Lead Paint Removal

Lead Paint Removal

True North Restoration removes lead paint from both residential and industrial buildings to meet safety and health standards.

One of our most recent clients was removing lead paint from an original Canadian Pacific Railway train station. We have also had a lot of heritage clients to upgrade their buildings to meet today's safety criteria.

Why Hire True North Restoration to Remove Lead Paint?

The Government of Canada outlines an extensive, very specific procedure to minimize the risk of lead poisoning while removing it. With exception to their first step of keeping children and pregnant women away from the work area, their second recommendation is to hire a professional to do the job.

True North Restoration, follows the Ontario Ministry of Labour's "measures and procedures for working with lead" to ensure that your family and property are safe at all times. Part of this is to ensure a thorough cleaning when we are done each day and that all paint scrapings and chips are sealed and disposed of according to municipal hazardous waste protocol.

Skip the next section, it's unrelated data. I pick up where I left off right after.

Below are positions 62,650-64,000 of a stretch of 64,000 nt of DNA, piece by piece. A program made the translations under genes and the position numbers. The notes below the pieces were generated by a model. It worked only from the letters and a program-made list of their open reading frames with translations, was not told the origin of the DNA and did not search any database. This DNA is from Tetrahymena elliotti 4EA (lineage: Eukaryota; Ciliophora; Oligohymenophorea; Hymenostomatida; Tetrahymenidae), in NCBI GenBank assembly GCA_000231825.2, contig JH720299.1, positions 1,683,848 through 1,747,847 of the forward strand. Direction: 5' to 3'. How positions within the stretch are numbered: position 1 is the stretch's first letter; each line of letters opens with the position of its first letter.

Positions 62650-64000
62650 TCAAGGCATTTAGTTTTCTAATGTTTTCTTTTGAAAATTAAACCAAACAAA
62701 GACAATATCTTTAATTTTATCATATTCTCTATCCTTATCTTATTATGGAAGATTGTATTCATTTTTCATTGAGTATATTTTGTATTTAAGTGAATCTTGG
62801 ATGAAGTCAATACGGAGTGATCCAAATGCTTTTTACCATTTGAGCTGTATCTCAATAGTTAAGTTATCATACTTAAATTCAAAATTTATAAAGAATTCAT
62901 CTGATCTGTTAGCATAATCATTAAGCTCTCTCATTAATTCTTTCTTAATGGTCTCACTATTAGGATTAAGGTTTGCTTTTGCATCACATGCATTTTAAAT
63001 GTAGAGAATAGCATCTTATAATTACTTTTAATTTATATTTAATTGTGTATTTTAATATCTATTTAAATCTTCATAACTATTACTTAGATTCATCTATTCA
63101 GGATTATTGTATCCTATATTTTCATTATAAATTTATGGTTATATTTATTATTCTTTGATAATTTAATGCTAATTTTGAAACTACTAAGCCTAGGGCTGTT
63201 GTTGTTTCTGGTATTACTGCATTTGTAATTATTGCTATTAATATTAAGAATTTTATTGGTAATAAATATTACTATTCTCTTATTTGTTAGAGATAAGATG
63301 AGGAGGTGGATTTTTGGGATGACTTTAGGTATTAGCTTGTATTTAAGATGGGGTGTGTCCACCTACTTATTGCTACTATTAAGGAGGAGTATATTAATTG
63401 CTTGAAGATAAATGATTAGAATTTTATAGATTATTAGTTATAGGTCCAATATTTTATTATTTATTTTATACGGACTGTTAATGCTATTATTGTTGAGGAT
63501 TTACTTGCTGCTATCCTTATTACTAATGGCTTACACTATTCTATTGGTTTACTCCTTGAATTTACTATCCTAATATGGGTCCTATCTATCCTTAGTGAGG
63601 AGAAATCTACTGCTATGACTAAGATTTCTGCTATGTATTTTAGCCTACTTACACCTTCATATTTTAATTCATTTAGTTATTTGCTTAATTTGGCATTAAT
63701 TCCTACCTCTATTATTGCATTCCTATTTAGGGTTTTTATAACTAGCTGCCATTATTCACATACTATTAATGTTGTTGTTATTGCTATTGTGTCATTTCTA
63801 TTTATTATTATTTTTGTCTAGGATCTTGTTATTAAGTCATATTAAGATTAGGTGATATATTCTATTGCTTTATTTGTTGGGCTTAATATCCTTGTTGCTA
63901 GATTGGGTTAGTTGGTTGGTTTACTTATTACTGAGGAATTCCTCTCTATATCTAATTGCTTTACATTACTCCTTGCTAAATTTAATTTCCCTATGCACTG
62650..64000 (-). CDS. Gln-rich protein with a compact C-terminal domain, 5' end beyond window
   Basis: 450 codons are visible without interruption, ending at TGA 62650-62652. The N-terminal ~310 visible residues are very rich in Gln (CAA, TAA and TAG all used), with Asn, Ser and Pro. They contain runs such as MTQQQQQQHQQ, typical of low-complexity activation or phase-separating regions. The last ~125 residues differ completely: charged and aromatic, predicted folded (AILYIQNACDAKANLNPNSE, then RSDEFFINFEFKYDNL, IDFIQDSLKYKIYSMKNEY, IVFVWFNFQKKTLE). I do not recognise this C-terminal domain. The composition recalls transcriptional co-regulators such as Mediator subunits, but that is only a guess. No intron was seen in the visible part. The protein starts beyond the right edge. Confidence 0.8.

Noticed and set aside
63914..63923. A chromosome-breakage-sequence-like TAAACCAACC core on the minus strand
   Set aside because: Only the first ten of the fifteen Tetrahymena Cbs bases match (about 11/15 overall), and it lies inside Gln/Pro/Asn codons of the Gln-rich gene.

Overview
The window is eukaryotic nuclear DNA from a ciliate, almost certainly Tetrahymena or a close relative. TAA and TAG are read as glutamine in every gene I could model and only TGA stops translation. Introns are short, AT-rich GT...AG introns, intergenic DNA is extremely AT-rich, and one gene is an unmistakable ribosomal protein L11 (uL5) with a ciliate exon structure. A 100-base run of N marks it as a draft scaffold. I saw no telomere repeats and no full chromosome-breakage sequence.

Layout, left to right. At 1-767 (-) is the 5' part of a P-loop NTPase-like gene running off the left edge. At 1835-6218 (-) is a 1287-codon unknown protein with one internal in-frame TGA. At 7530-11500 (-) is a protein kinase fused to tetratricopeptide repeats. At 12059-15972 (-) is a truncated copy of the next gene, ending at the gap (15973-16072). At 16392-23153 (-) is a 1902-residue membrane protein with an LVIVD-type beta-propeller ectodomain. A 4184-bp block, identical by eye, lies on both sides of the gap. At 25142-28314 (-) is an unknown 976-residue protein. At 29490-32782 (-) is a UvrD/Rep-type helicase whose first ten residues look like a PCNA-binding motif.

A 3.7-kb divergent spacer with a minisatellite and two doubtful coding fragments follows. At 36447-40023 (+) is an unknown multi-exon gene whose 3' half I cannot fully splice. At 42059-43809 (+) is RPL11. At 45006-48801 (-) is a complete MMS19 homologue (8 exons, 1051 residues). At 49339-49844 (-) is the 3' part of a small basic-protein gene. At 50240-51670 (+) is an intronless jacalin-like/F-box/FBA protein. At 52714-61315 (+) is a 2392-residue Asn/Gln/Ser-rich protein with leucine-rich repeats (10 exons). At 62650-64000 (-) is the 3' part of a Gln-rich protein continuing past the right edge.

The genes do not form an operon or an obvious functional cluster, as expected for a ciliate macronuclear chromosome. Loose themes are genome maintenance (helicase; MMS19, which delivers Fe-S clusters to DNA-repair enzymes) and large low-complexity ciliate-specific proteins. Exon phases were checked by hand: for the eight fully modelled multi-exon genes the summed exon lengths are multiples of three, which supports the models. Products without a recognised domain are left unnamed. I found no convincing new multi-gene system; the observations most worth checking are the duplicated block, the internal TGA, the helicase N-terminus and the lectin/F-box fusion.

Why take the risk of exposing yourself? Contact us today for a quote.

Is Lead Paint in an Old House Dangerous?

Generally, homes built before 1978 do have lead-based paints. When there is lead paint in a home, regardless of its condition, there is always a risk factor involved and it should be removed.

It is most concerning on surfaces that children can chew or that gets lots of wear and tear.

The greatest form of poisoning is lead-contaminated dust. As little as "one milligram of dust can poison a child - the equivalent of three granules of sugar" (source).

 

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Why Was Lead Paint Used?

Lead in paint contributes to the paint colour. It also dries faster and is flexible to reduce cracking. Finally, it is quite durable and washable.

Why Was Lead Paint Banned?

According to KidsHealth.org, "exposure to small amounts of lead over a long period of time is called chronic toxicity. Lead is particularly dangerous because once it gets into a person's system, it is distributed throughout the body just like helpful minerals such as iron, calcium, and zinc. And lead can cause harm wherever it lands in the body" (source).

 

Children were particularly at risk as they put both objects and their hands into their mouths.

 

In the 1920s, was used on toys and walls.

In the 1950s, public health organizations worked to prohibit lead pigments being used in interior residential paints.

"In 1971, the federal Lead Poisoning Prevention Act was passed and in 1978, the federal government banned consumer uses of lead paint" (source).